Barry Melrose one of nine new NHL coaches to open season

Barry Melrose one of nine new NHL coaches to open season

Barry Melrose one of nine new NHL coaches to open season
By: Ron Raymond

Coaches are hired to be fired as the old saying goes, and that was especially true in NHL this past year as nine new head coaches take over on the ice for the 2008-09 season.

NHL coaches, compared to other coaches from other sports, have always left me wondering where exactly is their impact felt on the ice. In football, the head coach's strategy is either attack on the ground or via the air or blitz the opposition’s offense all game long. Or they can play the field position or time of possession game.  There’s other strategies, but for the purpose of this article, I’m giving a nutshell point of view.

In baseball, managers have the choice of naming their starting pitcher and work their batting line up depending on which way the other pitcher throws; either he’s a lefty or righty. Plus a baseball manager can bring in a relief pitcher at any time during a game and work his team’s base running philosophy in a mild or aggressive nature.

In basketball, to be honest, I’m a hockey guy and not a huge basketball philosopher, but I guess a coach’s strategy is about bringing in speed vs. strength or height, or bringing in a shooter or a good rebounder. I’ve always felt hockey and basketball are games of “instinct” and sure you can put in some plays, but since you’re starting from a running position, it’s tougher to set plays because you never know if you’re going to start on defense or offense right off the tip off or puck drop.

In football and baseball, you know when you’re going to be on offense and defense and you have time to rest between plays and get set, whereas in hockey and basketball, it’s all about instinct in the line of fire and I’ve always felt the coach's impact is more based on their leadership and motivational skills than their X’s and O’s strategy.

With the 2008-09 NHL Season just a few weeks away, there are nine new coaches who will be behind their new teams bench this season. As you will see from my short write-up, some have been promoted, while others have done the lateral shuffle.

Atlanta Thrashers: John Anderson
Anderson played for the Toronto Maple Leafs from 1977 to 1985 and played with the Nordiques, Whalers and finished his playing career in the AHL, IHL and a stint in Italy. Anderson coached the Chicago Wolves of the AHL and led the Wolves to four titles in eight seasons. It’s one thing to coach in the minors, but it’s another to coach in the big leagues.  Still, if his four AHL championship means anything, look for the Thrashers to be competitive our of the gate.

Colorado Avalanche: Tony Granato
This is his second stint with the Avs after coaching them in 2002-2004, and he’s relieving Joel Quenneville of his duties. Granato played for three NHL teams (New York Rangers, LA Kings and San Jose Sharks). He has a reputation of being a hard ass, so look for the Avs to take no short cuts and play hard each night.

Florida Panthers: Terry Murray
Murray is now Jacque Martin’s man in Florida, as Murray has a winning record of 360-288-83-6 in 737 games coached. The Panthers are getting an experience NHL coach, but I think the game has changed too much for a veteran guy like Murray. His Brother Bryan is the GM in Ottawa.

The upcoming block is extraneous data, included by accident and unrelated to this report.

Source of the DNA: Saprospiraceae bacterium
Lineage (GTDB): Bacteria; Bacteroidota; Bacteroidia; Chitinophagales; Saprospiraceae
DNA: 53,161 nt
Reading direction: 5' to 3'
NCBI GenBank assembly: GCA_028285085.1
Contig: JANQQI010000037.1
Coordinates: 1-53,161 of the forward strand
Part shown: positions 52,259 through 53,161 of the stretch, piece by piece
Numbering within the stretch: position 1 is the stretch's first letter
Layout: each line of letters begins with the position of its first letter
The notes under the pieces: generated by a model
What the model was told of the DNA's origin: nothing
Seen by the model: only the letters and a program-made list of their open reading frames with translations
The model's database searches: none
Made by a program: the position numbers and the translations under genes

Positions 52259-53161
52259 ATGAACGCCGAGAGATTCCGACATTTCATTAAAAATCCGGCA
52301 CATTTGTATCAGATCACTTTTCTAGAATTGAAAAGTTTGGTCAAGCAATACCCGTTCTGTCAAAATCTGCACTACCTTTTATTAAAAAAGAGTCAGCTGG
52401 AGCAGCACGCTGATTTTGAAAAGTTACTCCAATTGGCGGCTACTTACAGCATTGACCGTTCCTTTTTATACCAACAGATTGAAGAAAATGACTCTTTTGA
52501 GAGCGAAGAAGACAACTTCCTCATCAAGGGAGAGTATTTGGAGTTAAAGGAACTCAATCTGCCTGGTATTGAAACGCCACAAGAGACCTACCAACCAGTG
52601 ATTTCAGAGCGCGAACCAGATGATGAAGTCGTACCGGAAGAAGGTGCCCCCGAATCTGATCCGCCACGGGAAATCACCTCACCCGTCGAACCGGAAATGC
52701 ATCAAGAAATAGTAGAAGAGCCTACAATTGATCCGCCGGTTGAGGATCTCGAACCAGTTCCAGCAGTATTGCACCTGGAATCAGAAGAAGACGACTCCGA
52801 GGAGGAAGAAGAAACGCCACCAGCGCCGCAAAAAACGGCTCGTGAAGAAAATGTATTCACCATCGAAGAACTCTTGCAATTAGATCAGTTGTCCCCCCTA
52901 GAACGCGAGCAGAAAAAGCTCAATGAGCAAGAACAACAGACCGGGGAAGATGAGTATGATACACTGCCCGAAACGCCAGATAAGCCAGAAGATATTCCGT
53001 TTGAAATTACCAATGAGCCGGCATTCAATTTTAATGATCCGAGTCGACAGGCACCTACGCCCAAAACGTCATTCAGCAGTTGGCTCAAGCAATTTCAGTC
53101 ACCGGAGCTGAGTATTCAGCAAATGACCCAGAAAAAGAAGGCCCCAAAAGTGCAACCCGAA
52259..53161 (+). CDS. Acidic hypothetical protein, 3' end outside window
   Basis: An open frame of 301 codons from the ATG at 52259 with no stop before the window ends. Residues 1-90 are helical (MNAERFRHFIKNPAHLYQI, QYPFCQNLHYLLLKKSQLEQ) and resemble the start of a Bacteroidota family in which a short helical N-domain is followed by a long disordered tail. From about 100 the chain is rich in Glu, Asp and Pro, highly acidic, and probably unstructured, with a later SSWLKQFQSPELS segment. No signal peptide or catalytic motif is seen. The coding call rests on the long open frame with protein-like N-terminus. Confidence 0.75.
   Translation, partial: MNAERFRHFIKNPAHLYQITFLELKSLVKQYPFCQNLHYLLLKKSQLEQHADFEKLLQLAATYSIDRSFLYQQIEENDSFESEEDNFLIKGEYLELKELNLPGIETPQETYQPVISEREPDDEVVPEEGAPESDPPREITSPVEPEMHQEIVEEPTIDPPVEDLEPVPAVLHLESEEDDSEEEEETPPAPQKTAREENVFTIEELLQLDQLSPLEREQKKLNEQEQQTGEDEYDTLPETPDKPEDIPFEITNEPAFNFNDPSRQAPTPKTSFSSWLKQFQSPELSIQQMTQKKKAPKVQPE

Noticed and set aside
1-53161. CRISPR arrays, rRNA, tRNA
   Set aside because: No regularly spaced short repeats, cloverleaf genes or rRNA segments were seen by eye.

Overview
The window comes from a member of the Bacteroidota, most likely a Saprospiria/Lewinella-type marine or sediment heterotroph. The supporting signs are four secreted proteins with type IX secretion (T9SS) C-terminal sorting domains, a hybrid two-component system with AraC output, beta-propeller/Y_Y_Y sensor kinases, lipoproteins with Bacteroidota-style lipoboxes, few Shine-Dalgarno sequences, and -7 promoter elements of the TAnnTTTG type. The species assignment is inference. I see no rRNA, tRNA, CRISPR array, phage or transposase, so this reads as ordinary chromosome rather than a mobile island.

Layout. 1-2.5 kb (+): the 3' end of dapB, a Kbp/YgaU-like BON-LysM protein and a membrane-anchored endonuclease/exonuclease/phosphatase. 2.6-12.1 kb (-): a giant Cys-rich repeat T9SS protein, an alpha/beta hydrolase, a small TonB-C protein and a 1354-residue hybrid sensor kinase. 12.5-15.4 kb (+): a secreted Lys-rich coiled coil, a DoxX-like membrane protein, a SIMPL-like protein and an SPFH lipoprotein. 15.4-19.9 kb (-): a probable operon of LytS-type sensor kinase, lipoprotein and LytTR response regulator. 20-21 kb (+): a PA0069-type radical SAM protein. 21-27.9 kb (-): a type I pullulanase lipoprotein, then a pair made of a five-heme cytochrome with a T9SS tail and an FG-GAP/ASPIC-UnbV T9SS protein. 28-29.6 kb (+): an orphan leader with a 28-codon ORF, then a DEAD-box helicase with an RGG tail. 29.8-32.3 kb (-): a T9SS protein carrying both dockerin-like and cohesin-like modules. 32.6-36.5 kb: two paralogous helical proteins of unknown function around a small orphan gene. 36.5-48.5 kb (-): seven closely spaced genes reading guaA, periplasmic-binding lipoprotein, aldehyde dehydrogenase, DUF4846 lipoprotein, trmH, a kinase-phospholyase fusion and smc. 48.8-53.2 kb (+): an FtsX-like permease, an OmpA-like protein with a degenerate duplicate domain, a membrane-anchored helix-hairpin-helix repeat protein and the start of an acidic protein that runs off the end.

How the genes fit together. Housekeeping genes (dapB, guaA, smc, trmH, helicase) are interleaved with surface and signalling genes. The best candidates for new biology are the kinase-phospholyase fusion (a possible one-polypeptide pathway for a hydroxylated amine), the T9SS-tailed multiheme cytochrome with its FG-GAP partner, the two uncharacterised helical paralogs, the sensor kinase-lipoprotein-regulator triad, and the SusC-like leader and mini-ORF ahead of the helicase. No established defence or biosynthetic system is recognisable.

New York Islanders: Scott Gordon
Gordon never won anything in the AHL, but did lead the Providence Bruins to some division titles. This tells me they might be a good regular season team, but that’s about it as the jury is out on Gordon at the pro level. Gordon was a journeyman goaltender in the AHL, ECHL and IHL, so I guess it’s not surprising a GM like Garth Snow who played goalie in the NHL would give an ex goalie like Gordon a shot at the show.

Ottawa Senators: Craig Hartsburgh
Here’s the keys to the Porsche, have it home by midnight! Talk about walking into a dream job. Hartsburgh is another coach with a heavy hand reputation and if the start of the preseason is any indication, the Senators will be a gritty team. What worries me about Hartsburgh is he has never won at the pro level and his teams never did well during the regular season.

San Jose Sharks: Todd McLellan
Not sure what to expect from Todd McLellan, he’s a journeyman AHL player and was the assistant coach in Detroit. I don’t like this move, as I have a theory about hiring an assistant coach who just won the Stanley Cup, it’s nothing more than a PR move.

Tampa Bay Lightning: Barry Melrose
The Mullet is back! Barry Melrose is back coaching in the NHL and nothing proves my theory of head coaches being motivators more than bringing back Barry Melrose to coach in the NHL. There are a lot of coaches in the system, why bring a guy who’s been behind a mic the last nine years to coach the Number 1 draft pick in Steven Stamkos? I’m not getting a good vibe with the new Lightning management team as they seem to be throwing money around like it’s candy and they are pissing off a lot of people in the process.

Toronto Maple Leafs: Ron Wilson
Bit of a surprise the Leafs would go out and get another unproven coach; Wilson has never won in the playoffs, but he’s always had his team prepared and has four division titles. The Leafs are a mess right now.  Management is trying to clean up the culture of the room and bringing in Wilson to stir the pot might work for the first three seasons, but if they don’t make the playoffs it’s going to be a rough ride.

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